I intentionally mentioned the email address last and gave the email address its own paragraph. The email address a commenter provides is meant as a way for you to interact with that commenter if you choose, and never send a nasty email to someone who writes a negative comment. Remember to keep the email address private and to not subscribe anyone to your email list without that person’s permission. The email address is meant as a way for you to contact the person if you desire, strengthen the relationship, and then that relationship may lead to a sale, a returning customer, and/or a big opportunity.
#7: Create A Custom Menu
Having a menu display all of the pages on your blog is a mistake. There are some pages that should show up on your menu, but there are other pages that don’t belong at all. For instance, I have a page that welcomes all of the people who subscribe to this blog. I wouldn’t want that page to appear on my blog’s menu because people could then see the page regardless of whether they subscribed or not.
Not only does a custom menu help you hide pages that you don’t want to see, but a custom menu also allows you to create drag-downs. When you drag your mouse on some of the links in my blog’s menu, you get to see a drag down that reveals additional options. Creating a custom menu and choosing which pages go on it can be done by going to [Appearance —> Menus] and then creating the right menu for your blog.
WordPress is filled with so many great features that it is easy to overlook some of the critical features or miss some of the cool ones. Utilizing these seven features will allow you to use WordPress in a more effective manner. Do you use WordPress? What other tips help you to effectively use WordPress? Please share your thoughts and advice below.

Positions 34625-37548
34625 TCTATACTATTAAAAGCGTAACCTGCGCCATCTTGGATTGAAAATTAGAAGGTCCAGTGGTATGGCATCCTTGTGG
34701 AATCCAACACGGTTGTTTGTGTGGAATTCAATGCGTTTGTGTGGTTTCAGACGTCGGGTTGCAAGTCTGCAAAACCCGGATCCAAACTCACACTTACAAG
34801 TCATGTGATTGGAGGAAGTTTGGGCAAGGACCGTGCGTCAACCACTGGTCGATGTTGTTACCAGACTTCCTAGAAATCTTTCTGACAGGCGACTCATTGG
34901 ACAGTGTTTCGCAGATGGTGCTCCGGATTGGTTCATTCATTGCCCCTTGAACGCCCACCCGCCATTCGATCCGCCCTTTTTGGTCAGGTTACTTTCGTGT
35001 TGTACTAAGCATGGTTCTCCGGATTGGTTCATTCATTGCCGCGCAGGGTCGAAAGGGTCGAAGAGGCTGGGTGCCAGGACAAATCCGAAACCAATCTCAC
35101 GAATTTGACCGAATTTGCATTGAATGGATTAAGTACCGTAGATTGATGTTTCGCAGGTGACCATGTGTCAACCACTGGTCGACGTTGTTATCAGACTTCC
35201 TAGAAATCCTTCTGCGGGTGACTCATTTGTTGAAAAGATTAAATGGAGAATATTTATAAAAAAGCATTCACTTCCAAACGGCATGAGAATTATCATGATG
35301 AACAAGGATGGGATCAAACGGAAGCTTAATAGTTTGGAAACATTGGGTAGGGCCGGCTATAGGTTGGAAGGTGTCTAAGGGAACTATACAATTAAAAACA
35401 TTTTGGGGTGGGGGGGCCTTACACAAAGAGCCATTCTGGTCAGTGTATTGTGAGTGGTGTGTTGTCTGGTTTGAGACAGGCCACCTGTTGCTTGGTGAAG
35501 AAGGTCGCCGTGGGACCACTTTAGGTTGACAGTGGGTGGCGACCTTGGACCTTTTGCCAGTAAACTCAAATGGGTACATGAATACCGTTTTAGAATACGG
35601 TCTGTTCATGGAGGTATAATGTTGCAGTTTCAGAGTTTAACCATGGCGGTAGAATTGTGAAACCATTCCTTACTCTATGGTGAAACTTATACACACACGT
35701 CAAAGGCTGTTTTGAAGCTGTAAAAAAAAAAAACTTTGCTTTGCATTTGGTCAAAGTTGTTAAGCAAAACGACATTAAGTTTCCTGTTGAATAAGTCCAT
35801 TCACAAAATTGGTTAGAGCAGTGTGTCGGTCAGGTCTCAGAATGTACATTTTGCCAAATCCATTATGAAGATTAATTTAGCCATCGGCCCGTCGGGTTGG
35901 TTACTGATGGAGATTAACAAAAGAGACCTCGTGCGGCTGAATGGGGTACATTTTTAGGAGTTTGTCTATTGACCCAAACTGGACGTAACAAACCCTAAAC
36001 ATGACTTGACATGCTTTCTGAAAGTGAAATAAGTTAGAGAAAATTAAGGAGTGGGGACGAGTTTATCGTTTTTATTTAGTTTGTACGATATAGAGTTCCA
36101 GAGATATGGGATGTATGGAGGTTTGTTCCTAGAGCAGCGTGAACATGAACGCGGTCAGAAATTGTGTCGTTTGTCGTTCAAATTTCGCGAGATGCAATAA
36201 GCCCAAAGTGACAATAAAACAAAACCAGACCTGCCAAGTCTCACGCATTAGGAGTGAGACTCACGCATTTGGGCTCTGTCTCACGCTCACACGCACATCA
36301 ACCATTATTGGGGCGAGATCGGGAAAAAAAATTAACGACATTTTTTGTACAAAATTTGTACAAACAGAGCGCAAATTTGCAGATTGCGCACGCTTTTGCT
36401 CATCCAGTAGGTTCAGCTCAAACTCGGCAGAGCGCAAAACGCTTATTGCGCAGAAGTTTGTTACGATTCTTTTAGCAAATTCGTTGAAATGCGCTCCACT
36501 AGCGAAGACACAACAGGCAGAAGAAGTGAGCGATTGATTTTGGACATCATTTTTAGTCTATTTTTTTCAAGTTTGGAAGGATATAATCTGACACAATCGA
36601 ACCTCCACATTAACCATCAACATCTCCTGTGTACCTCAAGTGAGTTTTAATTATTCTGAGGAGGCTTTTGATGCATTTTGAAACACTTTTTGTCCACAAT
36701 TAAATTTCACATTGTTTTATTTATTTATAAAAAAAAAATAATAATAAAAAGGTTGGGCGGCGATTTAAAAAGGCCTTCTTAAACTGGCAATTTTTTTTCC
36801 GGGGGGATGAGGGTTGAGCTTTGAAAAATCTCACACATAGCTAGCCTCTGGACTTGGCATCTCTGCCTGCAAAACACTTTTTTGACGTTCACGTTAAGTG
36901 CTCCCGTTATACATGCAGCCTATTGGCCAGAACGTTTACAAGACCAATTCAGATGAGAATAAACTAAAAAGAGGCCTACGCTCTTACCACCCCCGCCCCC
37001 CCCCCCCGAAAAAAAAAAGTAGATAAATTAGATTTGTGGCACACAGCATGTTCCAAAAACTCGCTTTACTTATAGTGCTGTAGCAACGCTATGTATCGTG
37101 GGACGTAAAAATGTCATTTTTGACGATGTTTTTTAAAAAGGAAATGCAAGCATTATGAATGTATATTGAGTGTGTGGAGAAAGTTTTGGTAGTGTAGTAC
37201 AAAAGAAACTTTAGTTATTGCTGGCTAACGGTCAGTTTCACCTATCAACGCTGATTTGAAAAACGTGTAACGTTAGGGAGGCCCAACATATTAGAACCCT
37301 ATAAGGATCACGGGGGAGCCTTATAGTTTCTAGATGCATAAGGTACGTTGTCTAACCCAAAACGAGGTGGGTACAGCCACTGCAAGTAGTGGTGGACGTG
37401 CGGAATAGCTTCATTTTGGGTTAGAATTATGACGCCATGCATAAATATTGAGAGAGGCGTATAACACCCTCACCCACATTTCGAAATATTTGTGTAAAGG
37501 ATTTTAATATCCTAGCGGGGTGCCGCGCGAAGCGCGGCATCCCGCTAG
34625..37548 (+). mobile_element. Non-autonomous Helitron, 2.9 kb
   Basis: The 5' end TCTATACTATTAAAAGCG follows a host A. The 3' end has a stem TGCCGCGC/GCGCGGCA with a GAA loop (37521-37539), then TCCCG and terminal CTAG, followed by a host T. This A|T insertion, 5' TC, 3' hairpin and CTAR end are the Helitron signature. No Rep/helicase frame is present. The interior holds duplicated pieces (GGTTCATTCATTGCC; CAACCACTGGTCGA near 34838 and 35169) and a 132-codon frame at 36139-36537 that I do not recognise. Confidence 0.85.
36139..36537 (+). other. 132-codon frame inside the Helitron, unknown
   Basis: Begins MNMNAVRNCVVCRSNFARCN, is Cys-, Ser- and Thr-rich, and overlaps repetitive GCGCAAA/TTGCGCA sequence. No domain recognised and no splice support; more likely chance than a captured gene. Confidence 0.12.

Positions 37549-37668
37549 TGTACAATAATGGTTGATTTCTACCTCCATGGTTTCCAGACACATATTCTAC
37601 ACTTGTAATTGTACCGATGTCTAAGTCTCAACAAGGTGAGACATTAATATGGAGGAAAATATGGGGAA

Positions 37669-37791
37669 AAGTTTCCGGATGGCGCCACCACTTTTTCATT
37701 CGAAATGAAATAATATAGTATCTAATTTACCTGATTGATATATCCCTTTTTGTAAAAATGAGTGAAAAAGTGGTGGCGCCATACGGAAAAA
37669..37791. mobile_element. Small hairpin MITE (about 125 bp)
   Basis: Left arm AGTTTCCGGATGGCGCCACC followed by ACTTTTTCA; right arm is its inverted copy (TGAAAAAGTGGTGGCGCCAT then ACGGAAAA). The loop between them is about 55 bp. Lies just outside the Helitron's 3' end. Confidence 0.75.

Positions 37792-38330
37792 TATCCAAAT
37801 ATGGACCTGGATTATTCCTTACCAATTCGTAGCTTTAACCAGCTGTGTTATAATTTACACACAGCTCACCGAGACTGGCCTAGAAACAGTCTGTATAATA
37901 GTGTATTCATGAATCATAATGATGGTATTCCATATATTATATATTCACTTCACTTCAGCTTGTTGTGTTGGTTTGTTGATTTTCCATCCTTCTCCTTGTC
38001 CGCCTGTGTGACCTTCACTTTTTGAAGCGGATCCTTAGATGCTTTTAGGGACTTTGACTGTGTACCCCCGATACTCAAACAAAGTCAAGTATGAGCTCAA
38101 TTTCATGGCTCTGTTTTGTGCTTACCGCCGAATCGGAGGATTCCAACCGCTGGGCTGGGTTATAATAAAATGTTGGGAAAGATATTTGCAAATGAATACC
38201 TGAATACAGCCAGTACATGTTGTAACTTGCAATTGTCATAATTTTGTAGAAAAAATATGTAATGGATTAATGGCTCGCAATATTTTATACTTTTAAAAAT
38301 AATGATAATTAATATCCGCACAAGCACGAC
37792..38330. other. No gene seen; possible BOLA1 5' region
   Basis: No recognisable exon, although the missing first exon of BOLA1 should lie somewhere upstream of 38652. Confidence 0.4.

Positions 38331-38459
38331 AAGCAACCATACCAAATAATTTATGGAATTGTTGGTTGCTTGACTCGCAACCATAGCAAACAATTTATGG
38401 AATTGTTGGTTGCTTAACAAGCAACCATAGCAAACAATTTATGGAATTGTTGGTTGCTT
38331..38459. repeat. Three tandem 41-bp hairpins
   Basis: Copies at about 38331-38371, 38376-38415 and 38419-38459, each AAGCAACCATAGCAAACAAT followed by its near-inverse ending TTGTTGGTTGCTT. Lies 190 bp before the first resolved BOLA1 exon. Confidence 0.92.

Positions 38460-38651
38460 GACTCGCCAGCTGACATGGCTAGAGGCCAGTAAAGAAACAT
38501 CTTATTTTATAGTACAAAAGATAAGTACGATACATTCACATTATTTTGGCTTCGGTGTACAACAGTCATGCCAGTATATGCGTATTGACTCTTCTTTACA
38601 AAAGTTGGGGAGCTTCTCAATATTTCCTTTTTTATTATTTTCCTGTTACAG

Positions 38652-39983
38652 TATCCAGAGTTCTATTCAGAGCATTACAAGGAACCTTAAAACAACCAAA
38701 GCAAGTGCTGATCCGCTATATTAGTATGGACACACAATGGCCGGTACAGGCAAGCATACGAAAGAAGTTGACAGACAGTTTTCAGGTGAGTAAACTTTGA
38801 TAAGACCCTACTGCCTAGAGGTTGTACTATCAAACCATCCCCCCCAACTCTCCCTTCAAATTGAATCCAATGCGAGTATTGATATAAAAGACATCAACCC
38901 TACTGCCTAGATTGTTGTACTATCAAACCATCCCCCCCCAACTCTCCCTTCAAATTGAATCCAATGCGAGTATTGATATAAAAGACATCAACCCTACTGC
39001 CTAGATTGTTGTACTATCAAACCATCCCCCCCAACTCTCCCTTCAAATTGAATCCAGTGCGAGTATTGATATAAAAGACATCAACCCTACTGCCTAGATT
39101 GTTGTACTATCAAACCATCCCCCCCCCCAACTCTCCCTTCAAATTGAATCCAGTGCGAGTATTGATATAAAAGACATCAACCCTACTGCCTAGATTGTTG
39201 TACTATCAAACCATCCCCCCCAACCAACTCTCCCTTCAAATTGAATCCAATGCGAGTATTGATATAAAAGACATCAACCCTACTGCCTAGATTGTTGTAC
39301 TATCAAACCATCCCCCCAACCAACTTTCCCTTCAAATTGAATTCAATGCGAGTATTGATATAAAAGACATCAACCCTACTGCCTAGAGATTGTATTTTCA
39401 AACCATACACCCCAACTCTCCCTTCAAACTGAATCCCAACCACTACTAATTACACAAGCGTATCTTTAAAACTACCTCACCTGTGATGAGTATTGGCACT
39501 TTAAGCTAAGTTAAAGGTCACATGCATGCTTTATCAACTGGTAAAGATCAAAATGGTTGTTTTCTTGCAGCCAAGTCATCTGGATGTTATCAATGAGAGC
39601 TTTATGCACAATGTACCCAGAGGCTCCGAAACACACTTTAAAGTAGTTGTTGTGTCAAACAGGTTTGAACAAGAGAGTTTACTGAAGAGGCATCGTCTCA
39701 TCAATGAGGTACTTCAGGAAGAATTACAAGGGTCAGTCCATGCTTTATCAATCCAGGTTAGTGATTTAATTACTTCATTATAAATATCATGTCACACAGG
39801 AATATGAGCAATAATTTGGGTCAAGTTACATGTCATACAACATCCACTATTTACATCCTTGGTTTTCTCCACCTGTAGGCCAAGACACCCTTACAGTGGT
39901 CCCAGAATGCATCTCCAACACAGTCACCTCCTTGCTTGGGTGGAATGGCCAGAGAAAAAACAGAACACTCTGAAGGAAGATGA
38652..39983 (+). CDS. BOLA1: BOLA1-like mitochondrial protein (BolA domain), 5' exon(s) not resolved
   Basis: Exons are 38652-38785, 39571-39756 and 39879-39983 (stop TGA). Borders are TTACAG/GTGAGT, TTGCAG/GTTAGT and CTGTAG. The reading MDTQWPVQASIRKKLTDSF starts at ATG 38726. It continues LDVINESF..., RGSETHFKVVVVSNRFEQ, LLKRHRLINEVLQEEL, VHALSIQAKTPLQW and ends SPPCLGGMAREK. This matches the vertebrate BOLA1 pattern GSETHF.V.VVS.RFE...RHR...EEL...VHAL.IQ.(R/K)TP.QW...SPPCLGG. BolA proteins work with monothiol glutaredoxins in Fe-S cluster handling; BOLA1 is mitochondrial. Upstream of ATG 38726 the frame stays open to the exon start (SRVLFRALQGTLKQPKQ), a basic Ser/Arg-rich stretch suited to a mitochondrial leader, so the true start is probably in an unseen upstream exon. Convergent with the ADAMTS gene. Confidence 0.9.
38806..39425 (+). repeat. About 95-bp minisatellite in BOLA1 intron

I enjoy using WordPress. I don’t use Jetpack as it slows my site down. I have cheap hosting so I use a minimal amount of plugins.
One plugin that I do like is Updating Plugin Optimize Database after Deleting Revisions. WordPress saves every draft you make. These can add up quickly. By using this plugin you can clean up your database and get rid of those.
If you do use JetPack, you can enable it to autoshare your new posts to social media which saves a lot of time.
Another lovely post, Mark, Thank YOu.
Marc Guberti says
I’m happy you enjoyed the post Sara. Interesting how you don’t use JetPack to speed up your site. I prefer JetPack for my site, but for anyone who still wants stats, they can use Google Analytics instead of JetPack. Right now, I’m currently exploring Google Analytics for my site.
Very educative, but my problem is how to create a page on my blog.
Can you please take me through the steps? I’d be very grateful.
Marc Guberti says
When you look at the WP dashboard tab options usually positioned at the left of the screen, you’ll see “Pages” in between “Links” and “Comments” (that’s how it shows on mine). You then hover your mouse there and click “Add New.”